Towards Semantic Interoperability Standards
based on Ontologies
Semantic Interoperability White Paper
• Martin Bauer, NEC Laboratories Europe
• Hamza Baqa, Easy Global Market
• Martin Bauer, NEC Laboratories Europe
• Sonia Bilbao, Tecnalia Corporación Tecnológica
• Aitor Corchero, Eurecat - Technology Centre of Catalonia
• Laura Daniele, TNO
• Iker Esnaola, IK4-TEKNIKER
• Izaskun Fernández, IK4-TEKNIKER
• Östen Frånberg,1A Konsult
• Raúl García-Castro, Universidad Politécnica de Madrid
• Marc Girod-Genet, Institut Mines-Télécom
• Patrick Guillemin, ETSI
• Amélie Gyrard, Kno.e.sis, Wright State University
• Charbel El Kaed, Google
• Antonio Kung, TRIALOG
• Jaeho Lee, University of Seoul
• Maxime Lefrançois, École des Mines de Saint-Étienne
• Wenbin Li, Orange
• Dave Raggett, W3C
• Michelle Wetterwald, NETELLANY / FBConsulting
1This document is available under the Creative Commons Attribution 4.0
22-Oct-2019 Towards Semantic Interoperability Standards based on Ontologies 1
Table of Contents
1 Introduction 3
2 Semantic interoperability 3
2.1 Ontology-driven interoperability 4
2.2 Benefits of semantic interoperability 5
3 Industry requirements for semantic interoperability practice 5
3.1 Co-creation and separation of concerns 5
3.2 Defining the knowledge perimeter needed for a specification 6
3.3 Modularization design principle 7
3.4 Evaluation of a specification 8
3.5 Deployment concerns 9
4 Initiatives for structured ontologies supported by standardization 11
4.1 Initiatives on ontologies supported by standardization 11
4.2 System viewpoint of ontologies 12
5 Life cycles for ontology-driven interoperability 13
5.1 Interoperability-by-design 13
5.1.1 Introduction to system life cycles 13
5.1.2 Definition of interoperability-by-design 14
5.1.3 Interoperability activities system lifecycle 15
5.1.4 Interoperability specification lifecycle 15
5.2 Ontology-driven semantic Interoperability 16
5.2.1 Life cycles involved 16
5.2.2 Example for benefits of ontology-driven semantic interoperability 17
5.2.3 Ontology engineering 18
5.2.4 Ontology validation methodsSemantic-based 20
5.2.5 Ontology-driven semantic interoperability lifecycle 21
6 Recommendations for ontology-driven semantic interoperability standards 23
2 Towards Semantic Interoperability Standards based on Ontologies 22-Oct-2019
This paper is co-authored by an informal group of experts from a broad range of
backgrounds, all of whom are active in standards groups, consortia, alliances and/or
research projects in the Internet of Things (IoT) space.
This paper has two objectives: 1) explain the need for semantic interoperability, 2)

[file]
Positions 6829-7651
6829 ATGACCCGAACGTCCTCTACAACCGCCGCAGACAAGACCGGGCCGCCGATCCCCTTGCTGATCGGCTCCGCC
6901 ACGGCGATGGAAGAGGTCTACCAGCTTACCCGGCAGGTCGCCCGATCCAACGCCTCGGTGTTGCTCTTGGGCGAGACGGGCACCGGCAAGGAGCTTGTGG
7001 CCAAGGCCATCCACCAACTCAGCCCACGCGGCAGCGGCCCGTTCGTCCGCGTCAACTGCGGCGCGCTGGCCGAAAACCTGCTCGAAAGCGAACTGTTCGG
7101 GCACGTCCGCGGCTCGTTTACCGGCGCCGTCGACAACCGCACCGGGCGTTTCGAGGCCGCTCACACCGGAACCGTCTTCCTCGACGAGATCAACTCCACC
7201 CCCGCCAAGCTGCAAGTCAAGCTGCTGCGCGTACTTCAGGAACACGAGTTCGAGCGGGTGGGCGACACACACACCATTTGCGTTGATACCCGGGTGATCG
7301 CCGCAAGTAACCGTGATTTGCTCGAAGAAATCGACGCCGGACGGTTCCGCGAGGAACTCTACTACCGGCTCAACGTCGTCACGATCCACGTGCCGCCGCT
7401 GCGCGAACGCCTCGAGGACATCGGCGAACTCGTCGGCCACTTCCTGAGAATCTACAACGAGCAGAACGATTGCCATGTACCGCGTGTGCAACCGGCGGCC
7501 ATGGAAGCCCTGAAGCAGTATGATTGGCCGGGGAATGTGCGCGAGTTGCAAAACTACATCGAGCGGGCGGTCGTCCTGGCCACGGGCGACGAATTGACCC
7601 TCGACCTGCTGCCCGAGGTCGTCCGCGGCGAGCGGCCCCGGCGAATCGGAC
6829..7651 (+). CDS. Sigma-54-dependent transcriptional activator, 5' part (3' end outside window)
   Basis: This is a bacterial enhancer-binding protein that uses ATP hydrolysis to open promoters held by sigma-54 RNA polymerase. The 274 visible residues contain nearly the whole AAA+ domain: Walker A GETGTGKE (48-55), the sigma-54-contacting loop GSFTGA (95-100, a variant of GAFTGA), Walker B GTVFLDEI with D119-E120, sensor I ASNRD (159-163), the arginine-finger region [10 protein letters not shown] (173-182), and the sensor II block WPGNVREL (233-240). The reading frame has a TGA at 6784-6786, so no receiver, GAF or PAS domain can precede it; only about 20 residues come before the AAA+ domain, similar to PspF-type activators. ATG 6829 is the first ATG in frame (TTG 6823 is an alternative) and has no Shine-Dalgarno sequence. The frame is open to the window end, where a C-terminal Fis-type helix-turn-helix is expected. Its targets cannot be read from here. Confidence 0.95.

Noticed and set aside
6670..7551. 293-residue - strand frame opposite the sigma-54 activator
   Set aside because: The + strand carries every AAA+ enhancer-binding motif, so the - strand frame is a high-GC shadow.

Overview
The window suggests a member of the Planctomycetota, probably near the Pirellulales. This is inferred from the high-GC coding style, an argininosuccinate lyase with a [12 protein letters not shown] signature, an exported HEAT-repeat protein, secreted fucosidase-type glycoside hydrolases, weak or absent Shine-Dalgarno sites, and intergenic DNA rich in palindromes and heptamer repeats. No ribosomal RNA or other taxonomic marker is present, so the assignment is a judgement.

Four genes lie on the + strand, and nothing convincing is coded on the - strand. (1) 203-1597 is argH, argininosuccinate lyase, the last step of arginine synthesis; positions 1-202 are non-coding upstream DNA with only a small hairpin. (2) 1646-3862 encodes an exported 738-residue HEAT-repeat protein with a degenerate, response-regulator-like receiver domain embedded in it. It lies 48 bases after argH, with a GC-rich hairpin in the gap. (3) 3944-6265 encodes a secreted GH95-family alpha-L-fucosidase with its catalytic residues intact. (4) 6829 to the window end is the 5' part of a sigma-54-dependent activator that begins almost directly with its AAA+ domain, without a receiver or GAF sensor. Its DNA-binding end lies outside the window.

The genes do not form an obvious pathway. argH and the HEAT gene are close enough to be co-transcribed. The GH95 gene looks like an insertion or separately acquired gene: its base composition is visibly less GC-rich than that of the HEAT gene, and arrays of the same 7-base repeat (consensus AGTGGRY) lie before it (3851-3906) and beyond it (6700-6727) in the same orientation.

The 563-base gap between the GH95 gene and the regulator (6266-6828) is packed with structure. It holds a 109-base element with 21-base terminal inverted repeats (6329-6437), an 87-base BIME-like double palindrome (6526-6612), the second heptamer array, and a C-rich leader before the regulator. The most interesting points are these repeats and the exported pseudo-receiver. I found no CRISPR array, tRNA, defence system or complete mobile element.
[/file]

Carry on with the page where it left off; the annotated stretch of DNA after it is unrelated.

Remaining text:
provide recommendations for semantic interoperability standards using ontologies.
The target audience for this paper are:
● IoT system product owners who need to understand how they can effectively
ensure interoperability of their products.
● IoT system and standardization engineers without background in semantic
The document is made available under the Creative Commons Attribution 4.0
The paper is structured as follows: Section 2 introduces semantic interoperability and its
benefits; Section 3 provides industry requirements for semantic interoperability practice;
Section 4 describes various initiatives for ontology-driven interoperability; Section 5
explains the various life cycles for ontology-driven interoperability; and finally, Section 6
provides recommendations on ontology-based semantic interoperability.
2 Semantic interoperability
Interoperability specification describes how two systems or components can engage into
a working interaction e.g. two IoT devices. Semantic interoperability focuses on
describing the semantics of such interaction.
A semantic interoperability process might focus on various description viewpoints (as
shown in Figure 1: 1) information exchanged, 2) interactions, and 3) others
Figure 1. Semantic interoperability
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For instance, the interoperability specification of the protocol between two IoT devices
connected through a network may include:
● A semantic description to describe the device capabilities such as measuring
temperature (other semantic description).
● A semantic description to describe the protocols such as wifi (or interactions)
● A semantic description to describe protocol data units such as celsius data unit
(or information exchanged)..
2.1 Ontology-driven interoperability
Ontology-driven interoperability aims to produce the semantic descriptions in Figure 1.
An ontology describes concepts and relationships between concepts in a specific
domain. For instance, in the case of a description of information exchanged, ontologies
describe the concepts contained in the information exchanged as well as the
relationship links between those concepts.
An ontology can be created using computer description languages such as RDF
(Resource Description Framework), RDFS (Resource Description Framework) Schema)